A review of non-medication interventions to improve the academic performance of children and youth with ADHD

Alexandra L. Trout, Torri Ortiz Lienemann, Robert Reid, Michael H. Epstein

Research output: Contribution to journalArticlepeer-review

39 Scopus citations

Abstract

Children with attention-deficit/hyperactivity disorder (ADHD) are at risk for academic failure. Although studies have evaluated the effects of medication on academic outcomes, the literature on non-medication interventions has not received equal attention. This review examined 41 studies that evaluated the impact of non-medication interventions on the academic functioning of students with ADHD. The findings revealed that a broad range of traditional and nontraditional interventions has been used to improve students' academic outcomes, yet systematic lines of research were clearly missing, Moreover, important demographic and descriptive information, such as participant characteristics and classroom settings, were often poorly defined and generally did not reflect the current population of students with ADHD. Despite some indications of promise, significant limitations in the literature allow for few conclusions about intervention effects and generalization, Further systematic research is needed to determine which academic intervention methods hold the most promise for children and youth with ADHD.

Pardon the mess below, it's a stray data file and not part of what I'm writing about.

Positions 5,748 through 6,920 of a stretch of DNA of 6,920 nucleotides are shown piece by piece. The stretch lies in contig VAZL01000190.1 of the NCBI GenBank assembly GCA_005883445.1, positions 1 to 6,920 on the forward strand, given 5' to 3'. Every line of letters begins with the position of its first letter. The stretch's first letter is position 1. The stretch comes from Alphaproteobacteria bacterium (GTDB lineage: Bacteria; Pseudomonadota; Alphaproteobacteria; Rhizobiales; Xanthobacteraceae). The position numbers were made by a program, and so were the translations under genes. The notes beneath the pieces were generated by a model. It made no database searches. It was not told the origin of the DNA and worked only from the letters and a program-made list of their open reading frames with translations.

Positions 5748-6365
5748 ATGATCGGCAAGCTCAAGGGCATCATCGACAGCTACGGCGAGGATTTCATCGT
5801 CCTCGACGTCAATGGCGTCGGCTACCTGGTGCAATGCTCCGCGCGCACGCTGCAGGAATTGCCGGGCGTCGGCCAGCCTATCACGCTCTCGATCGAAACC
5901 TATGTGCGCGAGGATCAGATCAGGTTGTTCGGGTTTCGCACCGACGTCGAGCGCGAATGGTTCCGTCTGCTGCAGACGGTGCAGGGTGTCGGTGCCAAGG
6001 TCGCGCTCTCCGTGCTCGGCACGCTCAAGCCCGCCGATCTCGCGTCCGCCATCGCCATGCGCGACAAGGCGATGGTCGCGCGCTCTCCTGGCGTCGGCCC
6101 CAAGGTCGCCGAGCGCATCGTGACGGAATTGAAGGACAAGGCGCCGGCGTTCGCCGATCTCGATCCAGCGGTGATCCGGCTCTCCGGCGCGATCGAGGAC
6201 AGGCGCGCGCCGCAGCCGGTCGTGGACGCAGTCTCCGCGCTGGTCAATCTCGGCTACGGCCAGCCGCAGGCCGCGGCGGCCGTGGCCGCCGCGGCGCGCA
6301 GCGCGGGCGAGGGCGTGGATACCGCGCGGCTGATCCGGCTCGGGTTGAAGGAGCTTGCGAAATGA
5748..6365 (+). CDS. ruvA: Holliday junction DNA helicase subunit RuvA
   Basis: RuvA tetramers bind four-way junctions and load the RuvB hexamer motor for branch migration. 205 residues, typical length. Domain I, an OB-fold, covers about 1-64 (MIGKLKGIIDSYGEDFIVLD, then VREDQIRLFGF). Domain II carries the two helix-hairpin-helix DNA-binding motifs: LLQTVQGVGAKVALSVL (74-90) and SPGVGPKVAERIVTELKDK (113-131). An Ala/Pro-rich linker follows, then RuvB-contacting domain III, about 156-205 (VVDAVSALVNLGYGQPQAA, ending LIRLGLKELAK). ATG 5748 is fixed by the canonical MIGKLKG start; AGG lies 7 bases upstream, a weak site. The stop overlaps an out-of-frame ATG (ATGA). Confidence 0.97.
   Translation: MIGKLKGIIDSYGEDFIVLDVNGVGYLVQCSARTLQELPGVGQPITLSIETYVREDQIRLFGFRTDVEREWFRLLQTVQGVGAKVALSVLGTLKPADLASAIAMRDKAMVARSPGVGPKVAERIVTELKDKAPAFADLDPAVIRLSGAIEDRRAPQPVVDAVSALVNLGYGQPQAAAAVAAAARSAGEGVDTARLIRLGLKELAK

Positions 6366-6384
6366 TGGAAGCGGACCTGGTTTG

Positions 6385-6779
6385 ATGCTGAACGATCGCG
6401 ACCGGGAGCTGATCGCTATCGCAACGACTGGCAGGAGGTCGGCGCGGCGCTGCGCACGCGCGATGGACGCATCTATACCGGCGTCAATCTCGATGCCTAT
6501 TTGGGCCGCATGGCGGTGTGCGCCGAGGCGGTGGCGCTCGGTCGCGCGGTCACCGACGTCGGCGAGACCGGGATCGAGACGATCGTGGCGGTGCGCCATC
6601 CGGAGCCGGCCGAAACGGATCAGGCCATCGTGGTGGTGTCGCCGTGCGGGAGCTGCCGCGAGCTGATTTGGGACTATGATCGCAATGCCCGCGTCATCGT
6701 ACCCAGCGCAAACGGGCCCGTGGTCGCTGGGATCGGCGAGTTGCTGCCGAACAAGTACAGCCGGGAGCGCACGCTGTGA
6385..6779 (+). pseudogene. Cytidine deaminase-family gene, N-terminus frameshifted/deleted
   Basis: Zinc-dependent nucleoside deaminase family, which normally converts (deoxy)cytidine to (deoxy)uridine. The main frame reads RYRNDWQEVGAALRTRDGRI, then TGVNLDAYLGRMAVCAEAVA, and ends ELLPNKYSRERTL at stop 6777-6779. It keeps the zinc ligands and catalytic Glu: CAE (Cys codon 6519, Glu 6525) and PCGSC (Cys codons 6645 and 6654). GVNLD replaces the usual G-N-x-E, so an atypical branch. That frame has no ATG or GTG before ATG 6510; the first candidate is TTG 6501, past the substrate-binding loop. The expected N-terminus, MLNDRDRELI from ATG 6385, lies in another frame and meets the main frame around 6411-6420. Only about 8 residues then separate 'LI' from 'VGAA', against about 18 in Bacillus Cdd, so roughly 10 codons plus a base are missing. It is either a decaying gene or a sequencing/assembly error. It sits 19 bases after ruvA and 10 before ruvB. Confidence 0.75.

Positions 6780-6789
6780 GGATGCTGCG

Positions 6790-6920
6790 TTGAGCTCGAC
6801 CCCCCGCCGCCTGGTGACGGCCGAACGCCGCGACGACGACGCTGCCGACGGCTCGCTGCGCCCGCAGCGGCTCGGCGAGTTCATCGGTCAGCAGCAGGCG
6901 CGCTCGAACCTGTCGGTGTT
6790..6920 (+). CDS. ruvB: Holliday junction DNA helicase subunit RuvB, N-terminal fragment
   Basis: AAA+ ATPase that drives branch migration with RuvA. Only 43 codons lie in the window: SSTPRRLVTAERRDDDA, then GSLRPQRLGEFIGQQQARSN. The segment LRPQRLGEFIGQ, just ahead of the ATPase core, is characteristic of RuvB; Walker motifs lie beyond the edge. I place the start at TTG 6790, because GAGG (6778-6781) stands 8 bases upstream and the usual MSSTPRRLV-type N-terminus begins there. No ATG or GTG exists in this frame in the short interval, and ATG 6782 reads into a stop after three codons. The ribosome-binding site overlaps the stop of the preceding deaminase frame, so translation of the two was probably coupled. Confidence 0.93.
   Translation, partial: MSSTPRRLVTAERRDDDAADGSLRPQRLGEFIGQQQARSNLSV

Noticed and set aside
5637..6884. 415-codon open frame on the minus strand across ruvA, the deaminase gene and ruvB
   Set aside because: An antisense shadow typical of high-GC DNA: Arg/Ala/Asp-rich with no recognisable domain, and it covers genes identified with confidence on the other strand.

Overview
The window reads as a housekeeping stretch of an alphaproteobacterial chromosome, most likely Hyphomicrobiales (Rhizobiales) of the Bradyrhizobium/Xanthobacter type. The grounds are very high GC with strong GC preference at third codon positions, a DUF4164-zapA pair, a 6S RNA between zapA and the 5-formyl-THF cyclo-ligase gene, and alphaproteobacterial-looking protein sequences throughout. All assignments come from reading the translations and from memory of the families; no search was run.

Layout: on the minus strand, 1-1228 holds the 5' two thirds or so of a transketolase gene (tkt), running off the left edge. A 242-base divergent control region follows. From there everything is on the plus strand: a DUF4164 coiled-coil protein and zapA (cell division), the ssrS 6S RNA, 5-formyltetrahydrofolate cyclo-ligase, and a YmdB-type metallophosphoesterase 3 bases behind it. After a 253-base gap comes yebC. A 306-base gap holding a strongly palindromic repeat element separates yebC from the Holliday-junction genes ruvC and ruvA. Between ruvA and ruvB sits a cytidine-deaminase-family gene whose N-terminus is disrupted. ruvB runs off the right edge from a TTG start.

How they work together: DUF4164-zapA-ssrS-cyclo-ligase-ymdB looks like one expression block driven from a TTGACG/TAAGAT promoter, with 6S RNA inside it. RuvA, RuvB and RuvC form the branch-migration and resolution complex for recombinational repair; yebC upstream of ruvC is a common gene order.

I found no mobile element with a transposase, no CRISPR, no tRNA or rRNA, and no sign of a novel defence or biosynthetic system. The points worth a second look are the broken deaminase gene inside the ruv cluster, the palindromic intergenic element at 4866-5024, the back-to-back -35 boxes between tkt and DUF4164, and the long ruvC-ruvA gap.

Original languageEnglish (US)
Pages (from-to)207-226
Number of pages20
JournalRemedial and Special Education
Volume28
Issue number4
DOIs
StatePublished - Jul 2007

ASJC Scopus subject areas

  • Education
  • Public Health, Environmental and Occupational Health

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